Last year, Danny Woodhead handled a majority of the Chargers’ third-down, two-minute and red-zone work. It resulted in 66.7 percent of his team’s carries inside the 5-yard, 50.0 percent inside the 20-yard line and eight targets inside in the 10-yard line. We didn’t get a look at any first-team red-zone usage when the Chargers played the Titans on Saturday, but the usage went as expected. Melvin Gordon started and played on five of the eight starter snaps. Woodhead came on for three snaps, including the two 3rd-down plays. Gordon did find paydirt on a 44-yard swing pass, his first TD on 243 career NFL touchdowns (including preseasons). But his current role does not lend itself well to reliable fantasy production.
9. Will Fuller already an every-down player
The Texans aren’t wasting any time with their first-round WR Will Fuller. He was in for all 15 of the 15 first-string offensive snaps Sunday night, matching DeAndre Hopkins’ 15. Braxton Miller was the slot man and got nine snaps with Brock Osweiler. It’s a reminder that Fuller and his 4.32 speed will be a weekly deep threat, lifting the lid off defenses while Hopkins works the intermediate routes. It’s also a reminder that Jaelen Strong, who got just one snap with Osweiler Sunday night, isn’t usable until we see a role change.
10. Vance McDonald in a timeshare
Intriguing size/speed athlete Vance McDonald is a viable sleeper in Chip Kelly’s offense after averaging 3.5 catches, 43.6 yards and 0.5 TDs over the final six games of 2015. The 43-yard TD he scored on national television Sunday night will likely boost his average draft position by at least a few points. But note that he’s battling with Garrett Celek for snaps and it appears Chip is considering a timeshare. Celek started and got 10 snaps with the first-stringers while McDonald was in for nine first-string snaps.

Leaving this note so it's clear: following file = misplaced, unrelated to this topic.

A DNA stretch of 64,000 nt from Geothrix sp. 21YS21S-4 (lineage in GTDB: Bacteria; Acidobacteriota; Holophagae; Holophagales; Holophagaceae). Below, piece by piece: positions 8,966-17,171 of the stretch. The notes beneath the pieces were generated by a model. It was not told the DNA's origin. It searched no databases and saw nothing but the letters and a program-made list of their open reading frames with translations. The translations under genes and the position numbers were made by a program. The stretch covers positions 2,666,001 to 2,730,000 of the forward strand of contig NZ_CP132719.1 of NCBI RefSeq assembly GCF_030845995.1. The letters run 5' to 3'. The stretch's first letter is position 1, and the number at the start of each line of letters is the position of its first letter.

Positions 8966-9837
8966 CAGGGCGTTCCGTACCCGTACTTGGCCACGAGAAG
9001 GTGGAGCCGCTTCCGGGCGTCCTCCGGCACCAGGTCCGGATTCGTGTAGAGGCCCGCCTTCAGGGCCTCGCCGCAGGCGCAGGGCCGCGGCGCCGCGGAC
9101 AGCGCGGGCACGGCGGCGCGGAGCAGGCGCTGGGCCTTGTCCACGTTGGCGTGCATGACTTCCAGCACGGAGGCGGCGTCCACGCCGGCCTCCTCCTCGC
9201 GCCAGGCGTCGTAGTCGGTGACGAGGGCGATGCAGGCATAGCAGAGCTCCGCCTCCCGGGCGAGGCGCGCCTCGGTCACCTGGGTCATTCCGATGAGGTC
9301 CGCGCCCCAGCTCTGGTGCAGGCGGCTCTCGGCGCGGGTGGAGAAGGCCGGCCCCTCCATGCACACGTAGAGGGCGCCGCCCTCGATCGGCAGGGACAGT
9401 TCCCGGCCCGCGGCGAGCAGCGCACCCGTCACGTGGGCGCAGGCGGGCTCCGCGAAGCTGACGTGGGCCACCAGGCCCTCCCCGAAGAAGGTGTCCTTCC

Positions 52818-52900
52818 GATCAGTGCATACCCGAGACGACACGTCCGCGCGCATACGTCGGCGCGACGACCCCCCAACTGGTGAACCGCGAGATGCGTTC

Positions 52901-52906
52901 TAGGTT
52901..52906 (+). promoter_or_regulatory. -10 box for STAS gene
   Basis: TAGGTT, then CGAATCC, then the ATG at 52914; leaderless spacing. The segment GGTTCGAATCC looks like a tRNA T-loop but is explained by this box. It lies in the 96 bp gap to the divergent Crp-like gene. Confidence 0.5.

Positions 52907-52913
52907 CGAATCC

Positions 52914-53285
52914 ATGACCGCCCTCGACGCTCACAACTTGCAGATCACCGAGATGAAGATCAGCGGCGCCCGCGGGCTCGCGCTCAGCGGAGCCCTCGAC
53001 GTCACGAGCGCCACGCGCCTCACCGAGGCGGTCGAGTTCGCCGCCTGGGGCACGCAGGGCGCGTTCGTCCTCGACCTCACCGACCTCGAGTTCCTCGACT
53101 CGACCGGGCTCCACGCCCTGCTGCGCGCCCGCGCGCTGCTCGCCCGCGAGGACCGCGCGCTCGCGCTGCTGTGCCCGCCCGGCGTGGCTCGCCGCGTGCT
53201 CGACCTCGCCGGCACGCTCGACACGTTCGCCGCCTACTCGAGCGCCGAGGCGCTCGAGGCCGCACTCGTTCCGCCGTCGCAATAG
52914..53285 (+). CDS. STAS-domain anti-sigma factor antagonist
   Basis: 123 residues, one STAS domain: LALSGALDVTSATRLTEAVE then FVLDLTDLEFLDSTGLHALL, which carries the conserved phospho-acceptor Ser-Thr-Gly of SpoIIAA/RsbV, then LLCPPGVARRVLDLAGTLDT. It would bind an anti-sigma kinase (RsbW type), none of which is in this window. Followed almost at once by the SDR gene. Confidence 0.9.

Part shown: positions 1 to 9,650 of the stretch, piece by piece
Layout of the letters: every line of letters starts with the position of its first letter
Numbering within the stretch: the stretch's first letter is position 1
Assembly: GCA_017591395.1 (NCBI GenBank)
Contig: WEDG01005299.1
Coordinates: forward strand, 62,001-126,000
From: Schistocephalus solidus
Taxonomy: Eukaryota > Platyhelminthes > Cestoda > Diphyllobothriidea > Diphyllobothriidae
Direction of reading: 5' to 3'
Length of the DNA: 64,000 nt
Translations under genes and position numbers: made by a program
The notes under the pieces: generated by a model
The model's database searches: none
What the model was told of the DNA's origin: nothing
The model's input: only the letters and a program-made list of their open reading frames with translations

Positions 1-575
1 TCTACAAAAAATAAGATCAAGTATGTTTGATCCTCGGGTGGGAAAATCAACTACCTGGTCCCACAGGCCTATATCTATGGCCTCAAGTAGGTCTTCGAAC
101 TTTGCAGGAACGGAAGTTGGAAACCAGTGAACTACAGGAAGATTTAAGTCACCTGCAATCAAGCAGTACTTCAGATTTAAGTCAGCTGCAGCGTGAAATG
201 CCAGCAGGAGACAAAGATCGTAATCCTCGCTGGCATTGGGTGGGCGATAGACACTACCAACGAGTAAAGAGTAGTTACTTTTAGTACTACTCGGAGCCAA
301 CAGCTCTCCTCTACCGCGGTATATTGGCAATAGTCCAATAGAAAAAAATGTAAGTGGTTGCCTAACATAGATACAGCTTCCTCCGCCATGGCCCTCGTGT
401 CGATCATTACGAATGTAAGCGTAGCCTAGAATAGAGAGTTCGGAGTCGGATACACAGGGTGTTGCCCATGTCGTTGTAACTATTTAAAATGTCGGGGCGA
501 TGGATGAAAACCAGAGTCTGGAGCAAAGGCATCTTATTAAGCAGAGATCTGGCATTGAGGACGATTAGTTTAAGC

11. Bruce Ellington not just a hype machine
There’s been a steady drumbeat of excitement for 49ers slot man Bruce Ellington all offseason. Sunday night confirmed that he’ll have a big role in Chip Kelly’s fastbreak offense as he was in for 15-of-19 first-string snaps. Note that the Niners were in a three-WR formation for each of their snaps with starter Blaine Gabbert. The rest of the WR snap count was Quinton Patton 19, Torrey Smith 17, DeAndrew White 4 and DiAndre Campbell 3. There’s certainly opportunity here for guys such as Ellington, Torrey and the aforementioned McDonald. However, consistency and upside are both concerns with inept Gabbert and Colin Kaepernick at quarterback.
I am a promoter at DraftKings and am also an avid fan and user (my username is AdamLevitan) and may sometimes play on my personal account in the games that I offer advice on. Although I have expressed my personal view on the games and strategies above, they do not necessarily reflect the view(s) of DraftKings and I may also deploy different players and strategies than what I recommend above.